Unlike its cloud-based POS competitors, Toast made upfront investments to become a payfac and sold its POS integrated with payment processing to restaurants. This allowed Toast to monetize the transactions more profitably than its competitors and provided a competitive advantage. Its revenue moves in tandem with the revenue from payment processing, while the subscription revenue doesn’t impact the total revenue.
The payment processing revenue for the last ten quarters is at 3-4X of subscription revenue. This changed slightly in March 2020 and June 2020, when the Gross Payment Volume declined due to COVID.
However, subscription revenue is 2.5-3X more profitable compared to payment processing revenue. Toast’s gross take rate remains around 2.5%, and its net take rate has increased from 0.4% to 0.51% over the last ten quarters. One reason is the increase of ‘card not present’ transactions for online delivery and curb-side delivery due to COVID. These transactions have a higher net take rate due to the higher risk of card fraud.
Being a payfac from day 1 provides Toast with a revenue flywheel that its competitors do not have. This flywheel, to a large extent, explains the ability of Toast to scale customer acquisition rapidly. There are three parts to this flywheel - Retention, acquisition and data.
As more restaurants accepted electronic payments and increased online ordering, Toast could monetize these transactions better than its competitors who weren’t payfacs. This payment processing revenue allowed it to invest in building more software, services & hardware and embedding more deeply in restaurant’s workflow, increasing retention. Higher retention led to more transactions, leading to more payment processing revenue. This becomes a perpetual revenue source.
Toast could use the revenue from the right side of the flywheel to fund the left side - acquiring new restaurants by investing heavily in sales and marketing.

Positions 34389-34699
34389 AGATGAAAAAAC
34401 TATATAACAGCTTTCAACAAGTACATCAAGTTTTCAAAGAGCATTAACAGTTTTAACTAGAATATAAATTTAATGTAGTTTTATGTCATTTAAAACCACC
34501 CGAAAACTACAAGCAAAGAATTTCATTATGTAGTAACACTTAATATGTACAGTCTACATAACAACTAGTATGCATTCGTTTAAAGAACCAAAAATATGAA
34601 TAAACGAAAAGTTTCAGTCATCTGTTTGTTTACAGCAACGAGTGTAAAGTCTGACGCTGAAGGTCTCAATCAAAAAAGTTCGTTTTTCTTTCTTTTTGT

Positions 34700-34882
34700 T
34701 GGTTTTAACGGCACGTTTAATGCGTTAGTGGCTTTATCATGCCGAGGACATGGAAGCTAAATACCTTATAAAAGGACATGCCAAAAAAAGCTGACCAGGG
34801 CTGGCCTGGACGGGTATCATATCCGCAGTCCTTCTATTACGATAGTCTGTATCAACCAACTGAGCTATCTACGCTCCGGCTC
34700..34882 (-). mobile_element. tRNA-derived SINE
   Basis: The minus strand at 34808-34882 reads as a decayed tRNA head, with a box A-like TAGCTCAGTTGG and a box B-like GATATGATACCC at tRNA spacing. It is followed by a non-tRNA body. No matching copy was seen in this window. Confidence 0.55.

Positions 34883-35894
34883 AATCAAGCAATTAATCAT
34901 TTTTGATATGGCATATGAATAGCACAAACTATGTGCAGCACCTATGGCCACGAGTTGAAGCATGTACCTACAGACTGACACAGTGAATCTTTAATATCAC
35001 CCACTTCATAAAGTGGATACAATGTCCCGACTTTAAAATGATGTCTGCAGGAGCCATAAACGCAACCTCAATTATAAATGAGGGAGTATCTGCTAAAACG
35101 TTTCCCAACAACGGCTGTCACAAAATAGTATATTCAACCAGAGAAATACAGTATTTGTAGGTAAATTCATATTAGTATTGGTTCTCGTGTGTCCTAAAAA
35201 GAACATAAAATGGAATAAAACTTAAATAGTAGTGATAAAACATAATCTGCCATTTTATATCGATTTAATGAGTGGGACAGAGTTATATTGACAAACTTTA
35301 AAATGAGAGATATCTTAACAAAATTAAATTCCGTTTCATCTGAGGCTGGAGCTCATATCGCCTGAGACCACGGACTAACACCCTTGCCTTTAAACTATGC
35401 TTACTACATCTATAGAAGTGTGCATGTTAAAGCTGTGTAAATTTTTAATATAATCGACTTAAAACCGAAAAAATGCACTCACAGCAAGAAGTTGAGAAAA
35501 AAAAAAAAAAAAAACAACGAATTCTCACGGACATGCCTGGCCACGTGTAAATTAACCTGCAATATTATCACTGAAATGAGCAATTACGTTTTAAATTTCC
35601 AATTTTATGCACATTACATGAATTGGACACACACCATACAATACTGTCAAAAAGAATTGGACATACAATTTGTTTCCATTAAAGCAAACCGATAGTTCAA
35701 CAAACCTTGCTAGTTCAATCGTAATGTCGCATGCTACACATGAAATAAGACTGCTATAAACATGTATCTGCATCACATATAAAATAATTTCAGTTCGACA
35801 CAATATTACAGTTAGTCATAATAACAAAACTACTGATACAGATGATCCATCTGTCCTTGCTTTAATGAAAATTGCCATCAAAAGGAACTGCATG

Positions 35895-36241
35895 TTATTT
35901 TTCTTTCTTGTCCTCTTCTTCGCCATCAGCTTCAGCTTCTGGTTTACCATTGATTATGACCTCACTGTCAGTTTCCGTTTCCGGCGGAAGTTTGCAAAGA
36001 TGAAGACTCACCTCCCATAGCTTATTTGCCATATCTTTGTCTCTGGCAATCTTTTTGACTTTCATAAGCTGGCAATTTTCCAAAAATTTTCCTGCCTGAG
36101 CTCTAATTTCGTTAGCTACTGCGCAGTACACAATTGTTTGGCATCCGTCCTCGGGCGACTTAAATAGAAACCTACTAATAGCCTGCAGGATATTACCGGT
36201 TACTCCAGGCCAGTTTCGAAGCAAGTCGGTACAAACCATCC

More data and presence in more steps in restaurant’s workflow provides Toast with high quality data. This allows Toast to better underwrite new restaurants more efficiently and lesser risk.
In subscription-based revenue, every future upsell incurs customer success/sales and marketing costs. The advantage of payment processing revenue is that it can grow without any sales & marketing investment once the restaurant has been acquired. However, as noted earlier, payment processing itself is a commoditized offering. Hence, Toast‘s software acts as a wedge to acquire the merchant, and then the integrated payment processing provides it with a constant stream of revenue.
Before looking at Toast‘s customers, let’s get a quick understanding of the US restaurant market. As perToast’s estimate, there are 860,000 restaurants in the US. Other industry reports put this number anywhere between 700,000 to 800,000. Chains account for ~50% of restaurant sales in the US, but ~45% of US restaurants are independent (only 1 location).
Now let‘s look at a typical Toast restaurant. Toast has 47,942 locations across 29,000 customers. This means every Toast customer has 1.6 working Toast locations.
Toast estimates each of its locations to have an ARR of US$ 10,000 in 2021 (estimated in Q2, 2021). This includes subscription revenue and payment revenue (ignoring hardware and professional services revenue for this calculation). Assuming the ratio of subscription services revenue to payment processing revenue in Toast‘s total revenue (1 : 3) will also apply to an individual restaurant, the subscription services revenue component per location comes out to be US$ 2500 (per year). Restaurants in the US spend ~3% of total sales on software. Assuming that Toast is the only software company at each of its locations, the average annual sales of one location using Toast come out to be US$ 83,000.